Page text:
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News / May 28, 2010

Lax toothbrushing linked to heart disease

by Guy Hiscott

People with poor oral hygiene have an increased risk of heart disease compared to those who brush their teeth twice a day, according to UCL research published on

The authors, led by Professor Richard Watt (UCL Epidemiology & Public Health), analysed data from over 11,000 adults who took part in the Scottish Healthy Survey.  

The research team analysed data about lifestyle behaviours such as smoking, physical activity and oral health routines. Individuals were asked how often they visited the dentist and how often they brushed their teeth.  

On a separate visit nurses collected information on medical history and family history of heart disease, blood pressure and blood samples from consenting adults. The samples enabled the researchers to determine levels of inflammation that were present in the body.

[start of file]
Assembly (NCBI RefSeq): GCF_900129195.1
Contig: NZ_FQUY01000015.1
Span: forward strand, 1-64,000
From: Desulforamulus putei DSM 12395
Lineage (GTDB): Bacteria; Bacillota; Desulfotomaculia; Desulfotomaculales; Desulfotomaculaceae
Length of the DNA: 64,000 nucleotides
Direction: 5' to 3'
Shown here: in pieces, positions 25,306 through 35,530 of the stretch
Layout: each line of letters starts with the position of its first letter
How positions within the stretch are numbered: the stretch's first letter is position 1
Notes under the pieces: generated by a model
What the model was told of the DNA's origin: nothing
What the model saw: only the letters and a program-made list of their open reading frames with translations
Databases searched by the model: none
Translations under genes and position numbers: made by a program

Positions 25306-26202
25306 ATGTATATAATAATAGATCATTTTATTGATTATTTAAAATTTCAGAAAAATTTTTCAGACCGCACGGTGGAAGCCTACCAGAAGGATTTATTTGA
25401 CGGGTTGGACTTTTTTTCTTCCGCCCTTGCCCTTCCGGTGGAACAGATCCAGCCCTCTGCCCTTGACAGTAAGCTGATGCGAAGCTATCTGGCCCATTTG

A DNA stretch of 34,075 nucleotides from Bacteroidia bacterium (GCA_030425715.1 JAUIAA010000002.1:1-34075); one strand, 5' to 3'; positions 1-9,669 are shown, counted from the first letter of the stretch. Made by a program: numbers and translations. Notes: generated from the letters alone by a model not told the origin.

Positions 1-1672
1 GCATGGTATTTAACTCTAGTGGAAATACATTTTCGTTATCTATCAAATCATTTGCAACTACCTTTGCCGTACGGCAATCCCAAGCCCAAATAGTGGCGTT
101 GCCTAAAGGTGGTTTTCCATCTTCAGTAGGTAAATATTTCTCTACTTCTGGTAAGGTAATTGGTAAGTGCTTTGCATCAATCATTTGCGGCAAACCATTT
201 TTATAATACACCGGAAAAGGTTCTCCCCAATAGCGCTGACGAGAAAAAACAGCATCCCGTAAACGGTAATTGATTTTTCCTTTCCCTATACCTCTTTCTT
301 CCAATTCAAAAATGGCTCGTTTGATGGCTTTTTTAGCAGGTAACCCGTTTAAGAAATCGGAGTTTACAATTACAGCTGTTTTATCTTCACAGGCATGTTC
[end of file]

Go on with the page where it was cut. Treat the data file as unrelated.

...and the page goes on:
The data gathered from the interviews were linked to hospital admissions and deaths in Scotland until December 2007.

The results demonstrate that oral health behaviours were generally good, with 62% of participants saying they visit the dentist every six months and 71% reporting that they brush their teeth twice a day.  

Once the data were adjusted for established cardio risk factors such as social class, obesity, smoking and family history of heart disease, the researchers found that participants who reported less frequent toothbrushing had a 70% extra risk of heart disease compared to individuals who brushed their teeth twice a day, although the overall risk remained quite low.

Participants who had poor oral hygiene also tested positive for inflammatory markers such as the C-reactive protein and fibrinogen.

Professor Watt concluded: ‘Our results confirmed and further strengthened the suggested association between oral hygiene and the risk of cardiovascular disease. Furthermore, inflammatory markers were significantly associated with a very simple measure of poor oral health behaviour.

‘Future experimental studies will be needed to confirm whether the observed association between oral health behaviour and cardio vascular disease is in fact causal or merely a risk marker.’